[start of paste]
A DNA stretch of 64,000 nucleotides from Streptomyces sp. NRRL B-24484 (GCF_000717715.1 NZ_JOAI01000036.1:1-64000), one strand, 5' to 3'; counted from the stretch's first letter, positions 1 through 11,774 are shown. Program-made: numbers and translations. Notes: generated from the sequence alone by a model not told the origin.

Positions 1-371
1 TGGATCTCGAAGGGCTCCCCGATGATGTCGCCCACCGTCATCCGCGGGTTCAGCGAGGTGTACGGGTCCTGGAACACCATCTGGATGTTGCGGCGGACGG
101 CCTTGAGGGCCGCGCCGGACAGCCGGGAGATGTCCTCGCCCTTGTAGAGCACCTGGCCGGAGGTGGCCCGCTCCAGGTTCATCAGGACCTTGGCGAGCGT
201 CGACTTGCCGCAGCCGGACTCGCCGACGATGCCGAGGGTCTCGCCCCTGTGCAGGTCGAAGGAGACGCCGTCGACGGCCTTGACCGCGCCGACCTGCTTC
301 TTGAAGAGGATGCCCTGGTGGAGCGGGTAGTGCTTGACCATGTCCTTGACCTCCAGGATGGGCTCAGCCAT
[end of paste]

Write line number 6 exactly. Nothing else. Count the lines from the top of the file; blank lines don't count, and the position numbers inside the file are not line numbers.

301 TTGAAGAGGATGCCCTGGTGGAGCGGGTAGTGCTTGACCATGTCCTTGACCTCCAGGATGGGCTCAGCCAT